To read or to read? — When it comes to reading for fun, there is no question

For a majority of my life I have admired the written word. When I was little, I would grab a flashlight, hide under the covers and spend the entire night reading. As I’ve aged, not much has changed — except the hiding aspect.

Reading books helps people to imagine many things which they wouldn’t have ever dreamed. Creativity is something that I feel increases every time I read a new book. Reading convinced me that my feet did not always have to touch the ground.

Through novels, I learned about worlds outside of my own — not in location or geography, but rather in the way people exist and live. I was able to learn about cultural standards that are drastically different than the ones I knew.

When someone continuously reads books with new information, they start learning and experiencing different things, and they begin to have an increased understanding of the world around them. People are able to start seeing things in a fresh, innovative way and in turn, their point of view changes. In fact, I can say, it improves.

Through reading, I was able to see into the minds of those suffering from mental illnesses or dealing with tragedy. I learned about war and violence and about love and hope. Literature expanded my knowledge and exposed me to things that were so unfamiliar to me that I otherwise would never be able to comprehend.

The act of reading in turn makes the reader into a better writer. By reading I learned more words than in any class, conversation or video. I learned how to communicate my thoughts in a way that allowed me to explain myself better than I ever had before. The hardest part of communicating is finding the right words to say and where to put them in a sentence. Reading gave me the ability to communicate in an effective and concise way.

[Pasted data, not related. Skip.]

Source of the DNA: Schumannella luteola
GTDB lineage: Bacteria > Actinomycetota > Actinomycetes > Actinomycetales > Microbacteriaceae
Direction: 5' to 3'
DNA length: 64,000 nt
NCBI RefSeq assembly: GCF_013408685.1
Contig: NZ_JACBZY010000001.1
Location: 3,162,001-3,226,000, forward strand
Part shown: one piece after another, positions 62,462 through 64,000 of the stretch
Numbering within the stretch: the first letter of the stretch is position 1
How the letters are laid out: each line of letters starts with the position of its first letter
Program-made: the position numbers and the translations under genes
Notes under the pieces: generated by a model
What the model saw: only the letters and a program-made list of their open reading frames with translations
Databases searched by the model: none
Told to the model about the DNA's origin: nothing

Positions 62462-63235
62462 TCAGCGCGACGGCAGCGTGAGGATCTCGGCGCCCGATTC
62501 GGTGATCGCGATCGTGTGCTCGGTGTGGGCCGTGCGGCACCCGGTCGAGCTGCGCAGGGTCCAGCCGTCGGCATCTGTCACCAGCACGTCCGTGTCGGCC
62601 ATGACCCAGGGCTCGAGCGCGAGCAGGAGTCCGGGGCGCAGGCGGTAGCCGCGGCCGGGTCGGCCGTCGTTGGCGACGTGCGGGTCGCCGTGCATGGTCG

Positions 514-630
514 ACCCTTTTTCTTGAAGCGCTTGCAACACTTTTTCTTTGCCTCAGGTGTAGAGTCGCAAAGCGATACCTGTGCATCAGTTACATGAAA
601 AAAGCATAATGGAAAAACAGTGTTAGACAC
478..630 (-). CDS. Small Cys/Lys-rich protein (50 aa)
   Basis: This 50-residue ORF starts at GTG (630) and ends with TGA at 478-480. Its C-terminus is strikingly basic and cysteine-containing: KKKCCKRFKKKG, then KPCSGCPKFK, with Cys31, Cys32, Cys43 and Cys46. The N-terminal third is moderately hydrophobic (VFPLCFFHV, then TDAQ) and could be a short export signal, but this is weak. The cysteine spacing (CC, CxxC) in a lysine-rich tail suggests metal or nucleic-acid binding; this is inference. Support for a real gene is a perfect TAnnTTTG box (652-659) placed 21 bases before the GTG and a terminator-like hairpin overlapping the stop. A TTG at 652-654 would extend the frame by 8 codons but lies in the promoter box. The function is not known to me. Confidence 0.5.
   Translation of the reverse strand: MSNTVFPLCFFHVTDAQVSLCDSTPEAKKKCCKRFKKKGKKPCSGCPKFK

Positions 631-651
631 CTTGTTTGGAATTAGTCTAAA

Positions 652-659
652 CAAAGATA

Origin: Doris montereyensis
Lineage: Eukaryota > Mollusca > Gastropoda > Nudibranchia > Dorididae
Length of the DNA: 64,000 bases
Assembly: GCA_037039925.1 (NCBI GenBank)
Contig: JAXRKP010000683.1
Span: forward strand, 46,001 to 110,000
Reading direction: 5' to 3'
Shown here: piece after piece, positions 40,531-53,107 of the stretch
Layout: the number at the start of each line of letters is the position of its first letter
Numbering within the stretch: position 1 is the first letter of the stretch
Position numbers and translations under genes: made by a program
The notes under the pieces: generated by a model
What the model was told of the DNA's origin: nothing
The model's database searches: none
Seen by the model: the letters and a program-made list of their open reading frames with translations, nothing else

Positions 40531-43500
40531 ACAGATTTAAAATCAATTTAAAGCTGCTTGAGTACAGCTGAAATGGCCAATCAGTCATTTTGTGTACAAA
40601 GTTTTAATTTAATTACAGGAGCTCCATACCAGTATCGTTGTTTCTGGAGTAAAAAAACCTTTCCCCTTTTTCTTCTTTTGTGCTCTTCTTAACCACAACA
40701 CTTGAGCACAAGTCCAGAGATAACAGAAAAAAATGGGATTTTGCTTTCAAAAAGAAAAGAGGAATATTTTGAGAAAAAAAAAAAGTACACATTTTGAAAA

According to the United Nations Educational, Scientific and Cultural Organization, 17 percent of the world is still illiterate. Having the ability to read is something that we as a society consistently take for granted. When people read a sign or text a friend, they aren’t thinking about how they developed that skill, they simply know that they have it.

None of us should need a reason to read because reading wouldn’t be labeled with such importance if these benefits weren’t universal.

Literature has given me a passion, a purpose and never ending knowledge.

Next time you are at a bookstore, pick up a novel. Flip a few pages. Read a few words. You are already doing things that 17 percent of our world does not have the ability to do.

We live in an information-based world. It is fast-paced, constantly updating and entertaining. It is easy to put down a book. Turning off your phone? Much more difficult.

Books are not usually considered as instantly gratifying as other sources of entertainment, and as someone who spends way too much time on her phone, I completely understand that. However, ultimately reading for pleasure is not only enjoyable in and of itself, but it is also healthy for intellectual and emotional growth. Some things are worth closing your laptop for.

Reading can send someone to places that they will never be able to go to in real life. Reading can change a perspective and open the mind. There aren’t enough words to describe the benefits of literature.

Feel grateful for your literacy. After all, it’s the only reason you could read this.

Olivia Heersink can be reached at or on Twitter @heersinkolivia



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